Overview

I’m confident digital tools will allow us to ignite significant progress, opening a broader
path to the goal of universal access to basic accounts by 2020. But access is just an
interim step. The full benefit of financial inclusion depends on households and small
businesses actively using a range of affordable and effective financial services, coupled
with financial education and consumer protection. That is a much taller order.
—Queen Máxima of the Netherlands, United Nations Secretary-General’s
Special Advocate for Inclusive Finance for Development, UNSGSA Annual
Report 2015

Background
Financial sector development can aid economic growth and create private and
social benefits, especially in countries at lower levels of development (Cull,
Ehrbeck, and Holle 2014; Sahay et al. 2015). An important aspect of financial
development to address the shared prosperity objective is the extension of
financial intermediation services to low-income brackets of the population.
Access to financial and payment services, including savings, credit, and social
welfare transfers, facilitates better financial inclusion and enables improved
income distribution and inclusive growth. Although financial inclusion is mostly
a foregone conclusion in the developed world, in developing countries it often
remains sporadic or at best informal for those at the base of the pyramid.1
Limited financial inclusion severely impacts financial stability, financial security,
and poor people’s economic mobility, thus effectively impeding the achievement
of shared prosperity and development. The Global Financial Development Report
2014 suggests that public policy can achieve potentially large effects on financial
inclusion through reforms (World Bank 2014). The evidence provided from
the World Bank’s Doing Business data (World Bank 2017) and Enterprise
Surveys2 indicates that improvements in the legal, regulatory, and institutional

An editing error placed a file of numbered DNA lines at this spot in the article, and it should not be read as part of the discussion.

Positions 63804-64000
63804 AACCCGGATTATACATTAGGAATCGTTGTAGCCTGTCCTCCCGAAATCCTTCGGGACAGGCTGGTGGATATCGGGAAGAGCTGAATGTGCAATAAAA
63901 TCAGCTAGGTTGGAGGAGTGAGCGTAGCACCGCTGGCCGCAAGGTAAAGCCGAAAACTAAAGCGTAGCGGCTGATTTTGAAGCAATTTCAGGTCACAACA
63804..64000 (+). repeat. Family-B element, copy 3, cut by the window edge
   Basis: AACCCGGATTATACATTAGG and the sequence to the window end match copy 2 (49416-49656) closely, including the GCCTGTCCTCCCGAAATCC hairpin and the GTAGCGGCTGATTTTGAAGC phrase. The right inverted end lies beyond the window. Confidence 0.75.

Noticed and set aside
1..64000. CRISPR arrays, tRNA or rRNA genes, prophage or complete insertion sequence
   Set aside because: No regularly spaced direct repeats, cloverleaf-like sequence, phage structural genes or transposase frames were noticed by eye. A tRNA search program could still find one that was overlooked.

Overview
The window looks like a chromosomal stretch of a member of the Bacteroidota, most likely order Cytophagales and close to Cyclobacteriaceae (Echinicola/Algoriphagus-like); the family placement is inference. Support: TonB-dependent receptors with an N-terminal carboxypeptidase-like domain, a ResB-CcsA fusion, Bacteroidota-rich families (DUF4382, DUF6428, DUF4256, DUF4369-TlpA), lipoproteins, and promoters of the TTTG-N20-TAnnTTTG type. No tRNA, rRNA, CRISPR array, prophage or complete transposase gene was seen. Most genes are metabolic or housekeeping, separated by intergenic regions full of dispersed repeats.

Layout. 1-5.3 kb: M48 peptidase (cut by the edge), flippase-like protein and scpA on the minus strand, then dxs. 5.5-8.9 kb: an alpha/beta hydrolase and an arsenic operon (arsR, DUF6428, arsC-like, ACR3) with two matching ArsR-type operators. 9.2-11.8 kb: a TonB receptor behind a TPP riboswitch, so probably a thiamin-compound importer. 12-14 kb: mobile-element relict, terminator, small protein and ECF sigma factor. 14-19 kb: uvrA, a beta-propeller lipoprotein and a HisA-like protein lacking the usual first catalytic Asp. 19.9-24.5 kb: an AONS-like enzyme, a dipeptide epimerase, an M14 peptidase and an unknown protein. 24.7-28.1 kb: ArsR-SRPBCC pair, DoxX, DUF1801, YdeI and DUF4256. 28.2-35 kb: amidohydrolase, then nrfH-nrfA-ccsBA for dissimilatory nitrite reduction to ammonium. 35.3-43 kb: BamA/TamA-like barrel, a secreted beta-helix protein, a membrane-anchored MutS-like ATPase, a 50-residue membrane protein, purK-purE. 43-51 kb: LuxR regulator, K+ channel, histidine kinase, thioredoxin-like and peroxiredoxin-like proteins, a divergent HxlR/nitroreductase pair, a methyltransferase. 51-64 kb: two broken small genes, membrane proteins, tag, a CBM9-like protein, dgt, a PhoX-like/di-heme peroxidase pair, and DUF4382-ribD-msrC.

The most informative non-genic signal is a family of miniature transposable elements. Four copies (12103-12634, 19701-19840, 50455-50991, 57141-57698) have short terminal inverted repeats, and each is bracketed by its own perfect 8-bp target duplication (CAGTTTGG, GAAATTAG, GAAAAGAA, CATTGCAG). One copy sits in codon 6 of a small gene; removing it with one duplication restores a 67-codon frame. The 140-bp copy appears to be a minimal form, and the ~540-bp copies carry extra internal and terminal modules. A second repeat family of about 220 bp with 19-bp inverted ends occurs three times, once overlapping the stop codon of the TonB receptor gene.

environments—which tend to be useful for development in general—can also
have a favorable effect on financial inclusion.
The Universal Financial Access 2020 (UFA2020) goal to enable 2 billion
financially excluded adults to gain access to a transaction account—an initiative established during the 2015 World Bank and International Monetary
Fund (IMF) Spring Meetings—focuses on 25 countries where 73 percent of
all financially excluded people live (map O.1).3 The largest shares of unbanked
Bringing E-money to the Poor  •  http://dx.doi.org/10.1596/978-1-4648-0462-5

  1  


2

Overview

Map O.1  Universal Financial Access 2020 Focus Countries

Achieving Universal Financial Access by 2020
Two billion people lack access to a transaction account.
Here is the percentage in each focus country:

China
11.6%

Mexico
2.6%

Pakistan
5.2%

Egypt,
Arab Rep.
2.4%
Nigeria
2.7%

Percentage access to
financial services
0–25%

India
20.6%

Congo, Dem. Rep. 1.5%
Turkey 1.2%
Colombia 1.1%
Tanzania 0.8%

Bangladesh
3.7%

Peru 0.8%
Indonesia
5.6%

China + India
= 32%

51–100%

Ethiopia 2.1%
Myanmar 1.5%

Vietnam
2.4%

Brazil
2.4%

26–50%

Philippines 2.2%

Morocco 0.7%
South Africa 0.5%
Côte d'Ivoire 0.4%
Mozambique 0.4%
Kenya 0.3%
Zambia 0.2%
Rwanda 0.2%

25

focus
countries

=

73%

of the world’s financially excluded.

Source: World Bank, from 2014 Global Findex and International Monetary Fund (IMF) Financial Access Survey data. © World Bank. http://www​
.­worldbank.org/en/topic/financialinclusion/brief/achieving-universal-financial-access-by-2020. Permission required for reuse.

people are in India (which accounts for about 21 percent of the world’s financially excluded working-age population) and China (with about 12 percent).
The other top-priority countries include Bangladesh and Pakistan, with about